# How to analytically solve an ODE based on the thermal radiation equation

I have to find parameter for $$C\text{, }R_0\text{, }\alpha\text{, }T_0\text{, }T_A\text{, }T_L\text{ and }\epsilon \sigma A$$ based on pairs of $$I,t$$ with $$T\left(t\right)=T_L$$. Also I know the pair $$I, T$$, for which $$\frac{\partial T}{\partial t} = 0$$. All unknown are real and strictly positive. $$\frac{\partial T}{\partial t} = \frac{\left( R_0 \left( 1 + \alpha \left( T - T_0 \right) \right) \right) I^2 - \epsilon \sigma A \left( T^4 - T_A^4 \right)}{C} \\ T\left(0\right) = T_A$$ Further I can assume that: $$T_A \le T_0 \\ T_L > T_A \\ R_0 = 200e-6 \\ T_0 \text{ is probably } 23+273.15 \text{ or in the range of } T_A\\ T_A \text{ is probably } 85+273.15 \text{ or } 105+273.15 \\ T_L \ll 1734+273.15$$

For simplification, I have already substituted complex sub-expressions and factored out $$T$$: $$\frac{\partial T}{\partial t} = D T^4 + E T + F \\ \text{ with: } \\ D = \frac{- \epsilon \sigma A}{C} \\ E = \frac{R_0 \alpha I^2}{C} \\ F = \frac{R_0 I^2 - R_0 \alpha T_0 I^2 + \epsilon \sigma A T_A^4}{C} \\$$ This can easily be decomposed into: $$\frac{1}{D T^4 + E T + F} \partial T = \partial t$$

Thanks to @mattos I know that this is a Chini equation, for which the Chini invariant is independent of $$t$$: $$\frac{\partial y\left(t\right)}{\partial t} = f\left(t\right) y^n\left(t\right) + g\left(t\right) y\left(t\right) + h\left(t\right) \\ f\left(t\right)=D \\ n=4 \\ y\left(t\right)=T \\ g\left(t\right)=E \\ h\left(t\right)=F \\ C = f^{−n−1}\left(t\right) h^{−2n+1}\left(t\right) \left(f\left(t\right)\frac{\partial h\left(t\right)}{\partial t}−h\left(t\right)\frac{\partial f\left(t\right)}{\partial t}+n f\left(t\right) g\left(t\right) h\left(t\right)\right)^n n^{−n} \\ C = D^{−4−1} F^{−2*4+1} \left(D\frac{\partial F}{\partial t}−F\frac{\partial D}{\partial t}+4 D E F\right)^4 4^{−4} \\ C = D^{−5} F^{−7} \left(0 D−0 F+4 D E F\right)^4 4^{−4} \\ C = D^{−5} F^{−7} 4^4 D^4 E^4 F^4 4^{−4} \\ C = D^{−1} F^{−3} E^4 \\ C = \frac{E^4}{D F^3}$$ Obviously $$C$$ is independent of $$t$$ and $$n=4$$.

And from there I have no idea how to continue. Referenced, which do not really fit I found are:

Side information:

• Finally I need the function $$t\left(I, T_A\right)\text{ for which } T\left(t\right)=T_L$$.
• The solution should be analytical to allow error calculations.
• The final formula has to be calculated in a low-power embedded system.
• In a first step, we could assume that $$\alpha = 0$$

P.S.: My math lectures are roughly 20 years ago, please feel free to improve my notation.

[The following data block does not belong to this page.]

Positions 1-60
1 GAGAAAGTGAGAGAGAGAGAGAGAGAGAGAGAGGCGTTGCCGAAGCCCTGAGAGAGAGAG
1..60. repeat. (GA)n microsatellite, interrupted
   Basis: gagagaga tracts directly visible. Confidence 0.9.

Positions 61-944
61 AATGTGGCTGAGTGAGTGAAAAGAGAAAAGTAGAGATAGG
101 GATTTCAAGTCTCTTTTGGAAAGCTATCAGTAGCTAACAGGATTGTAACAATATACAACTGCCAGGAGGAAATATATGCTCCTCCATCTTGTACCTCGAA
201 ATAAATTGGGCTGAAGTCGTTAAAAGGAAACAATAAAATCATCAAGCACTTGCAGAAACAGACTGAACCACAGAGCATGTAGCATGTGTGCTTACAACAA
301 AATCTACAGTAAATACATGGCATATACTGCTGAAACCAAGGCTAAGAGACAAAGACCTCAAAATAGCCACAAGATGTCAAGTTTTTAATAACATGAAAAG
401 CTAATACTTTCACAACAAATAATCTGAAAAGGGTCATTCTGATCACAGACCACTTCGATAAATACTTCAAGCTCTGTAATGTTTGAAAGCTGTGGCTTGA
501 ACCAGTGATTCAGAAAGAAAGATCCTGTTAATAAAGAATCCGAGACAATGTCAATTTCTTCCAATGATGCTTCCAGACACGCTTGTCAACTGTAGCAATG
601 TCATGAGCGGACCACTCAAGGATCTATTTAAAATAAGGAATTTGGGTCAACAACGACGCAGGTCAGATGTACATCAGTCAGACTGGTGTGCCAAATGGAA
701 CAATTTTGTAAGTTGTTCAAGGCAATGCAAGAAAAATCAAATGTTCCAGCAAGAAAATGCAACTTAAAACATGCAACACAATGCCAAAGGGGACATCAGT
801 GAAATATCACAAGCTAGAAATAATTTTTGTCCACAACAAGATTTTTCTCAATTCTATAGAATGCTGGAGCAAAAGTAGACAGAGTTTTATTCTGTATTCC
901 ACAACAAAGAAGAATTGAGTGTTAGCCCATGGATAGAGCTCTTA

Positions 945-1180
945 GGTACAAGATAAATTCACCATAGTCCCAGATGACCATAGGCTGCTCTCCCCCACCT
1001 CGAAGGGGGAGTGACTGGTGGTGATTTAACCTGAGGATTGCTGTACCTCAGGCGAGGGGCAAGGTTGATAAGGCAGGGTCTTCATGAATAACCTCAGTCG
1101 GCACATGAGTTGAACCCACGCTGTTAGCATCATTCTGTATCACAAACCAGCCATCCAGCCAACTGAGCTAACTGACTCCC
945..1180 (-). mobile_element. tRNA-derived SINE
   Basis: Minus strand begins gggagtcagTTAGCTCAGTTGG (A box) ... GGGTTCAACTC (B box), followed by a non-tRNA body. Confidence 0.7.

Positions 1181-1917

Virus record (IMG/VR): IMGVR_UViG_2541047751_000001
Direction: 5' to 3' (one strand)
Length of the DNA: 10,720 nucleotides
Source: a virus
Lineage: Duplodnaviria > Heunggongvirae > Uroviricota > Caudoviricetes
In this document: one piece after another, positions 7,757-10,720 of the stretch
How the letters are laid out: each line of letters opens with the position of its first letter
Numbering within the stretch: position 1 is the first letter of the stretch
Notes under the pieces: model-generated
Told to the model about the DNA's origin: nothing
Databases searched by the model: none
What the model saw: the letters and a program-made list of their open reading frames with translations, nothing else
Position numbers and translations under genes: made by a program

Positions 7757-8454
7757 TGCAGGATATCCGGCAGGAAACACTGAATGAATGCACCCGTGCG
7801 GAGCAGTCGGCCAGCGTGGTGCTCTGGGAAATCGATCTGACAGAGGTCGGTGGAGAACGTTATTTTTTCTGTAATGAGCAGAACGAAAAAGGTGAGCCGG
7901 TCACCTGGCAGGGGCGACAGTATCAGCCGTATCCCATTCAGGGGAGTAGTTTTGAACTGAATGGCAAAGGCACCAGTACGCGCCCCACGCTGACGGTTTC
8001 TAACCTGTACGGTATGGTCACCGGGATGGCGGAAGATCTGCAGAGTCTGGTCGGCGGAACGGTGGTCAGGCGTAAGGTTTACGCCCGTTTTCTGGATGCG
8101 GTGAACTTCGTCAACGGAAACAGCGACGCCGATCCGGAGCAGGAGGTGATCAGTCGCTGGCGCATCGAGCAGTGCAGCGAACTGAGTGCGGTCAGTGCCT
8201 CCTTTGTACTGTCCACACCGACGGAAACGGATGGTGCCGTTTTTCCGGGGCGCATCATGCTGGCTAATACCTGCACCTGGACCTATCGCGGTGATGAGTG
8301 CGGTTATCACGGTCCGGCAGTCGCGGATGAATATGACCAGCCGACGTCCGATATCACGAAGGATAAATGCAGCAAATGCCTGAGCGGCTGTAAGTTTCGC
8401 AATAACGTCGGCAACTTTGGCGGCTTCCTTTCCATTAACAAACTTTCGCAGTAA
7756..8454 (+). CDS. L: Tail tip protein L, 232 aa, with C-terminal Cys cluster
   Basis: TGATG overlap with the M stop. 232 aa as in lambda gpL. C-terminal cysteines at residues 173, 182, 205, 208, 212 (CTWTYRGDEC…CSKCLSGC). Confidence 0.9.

• First, you don't need $*$ for multiplication, just write things next to each other to imply a product i.e $\epsilon \sigma A$ instead of $\epsilon * \sigma * A$. Also, use \ge for $\ge$ and \ll for $\ll$. Secondly, this is a Chini differential equation and probably isn't exactly solveable. You may need to resort to numerical solutions. – mattos May 19 '19 at 13:18
• I take it back about not being explicitly solvable, apparently it is in your case. This link has more details. In it, you'll see an equation for a Chini invariant, which, if constant, apparently yields a method for a solution to your problem. The Chini invariant in your case is constant. However, the book which describes the method of solution is in German (I don't speak it) and unavailable to me, so perhaps someone else on this site can help you. – mattos May 19 '19 at 13:29

You have to solve : $$\frac{d T}{d t} = D\:T^4 + E\:T + F$$ This is an ODE of separable kind. $$t=\int \frac{dT}{D\:T^4+E\:T+F}+C_0$$ $$C_0$$ is a constant.

Firstly, solve the algebraic equation $$\quad D\:X^4+E\:X+F=0$$ for X.

This is a quartic equation. The analytic solution is complicated : http://mathworld.wolfram.com/QuarticEquation.html

But if you really want an explicit solution to your problem you cannot avoid to solve it.

Suppose that you does solve it you get the four roots, say $$X_1,X_2,X_3,X_4$$

More simply, solve numerically the quartic equation and you get the numerical values of $$X_1,X_2,X_3,X_4$$.

Secondly, write the fraction on the form $$\frac{1}{D\:T^4+E\:T+F}=\frac{C_1}{T-X_1}+\frac{C_2}{T-X_2}+\frac{C_3}{T-X_3}+\frac{C_4}{T-X_4}$$ You have to compute $$C_1,C_2,C_3,C_4$$ in terms of $$D,E,F,X_1,X_2,X_3,X_4$$. Very boring job if you want an explicit solution. Much easier with numerical calculus if a numerical solution is sufficient.

At this point $$C_1,C_2,C_3,C_4$$ are known. $$t=\int \left(\frac{C_1}{T-X_1}+\frac{C_2}{T-X_2}+\frac{C_3}{T-X_3}+\frac{C_4}{T-X_4}\right)dT+C_0$$ $$t=C_0+\ln\bigg( (T-X_1)^{C_1} (T-X_2)^{C_2} (T-X_3)^{C_3}(T-X_4)^{C_4}\bigg)$$ At this point you got $$t(T)$$, that is $$t$$ as a function of $$T$$ with an unknown parameter $$C_0$$ in it.

Thirdly, one have to determine $$C_0$$ according to the initial condition.

Fourthly, the major difficulty arises : Inverting the function $$t(T)$$ in order to obtain the function $$T(t)$$.

Due to the exponents $$C_1,C_2,C_3,C_4$$ this cannot be analytically done, except for a few cases of particular values of $$C_1,C_2,C_3,C_4$$, for example $$0$$ and/or $$1$$. This is generally never the cases.

Finally we see that $$T(t)$$ can only be obtained on numerical form. As a consequence, instead of the arduous above calculus, on a practical viewpoint it is advised to directly solve the ODE $$\frac{d T}{d t} = D\:T^4 + E\:T + F$$ thanks to numerical method. Such methods are implemented in some math-softwares.

As a conclusion, don't expect an analytical solution for $$T(t)$$.

An analytical solution is theoretically possible for the inverse function $$t(T)$$ but the formula would be awfully complicated if we want to write it on a full explicit form (without intermediate variables $$X_1,X_2,X_3,X_4,C_1,C_2,C_3,C_4$$ which each one is already a complicated formula).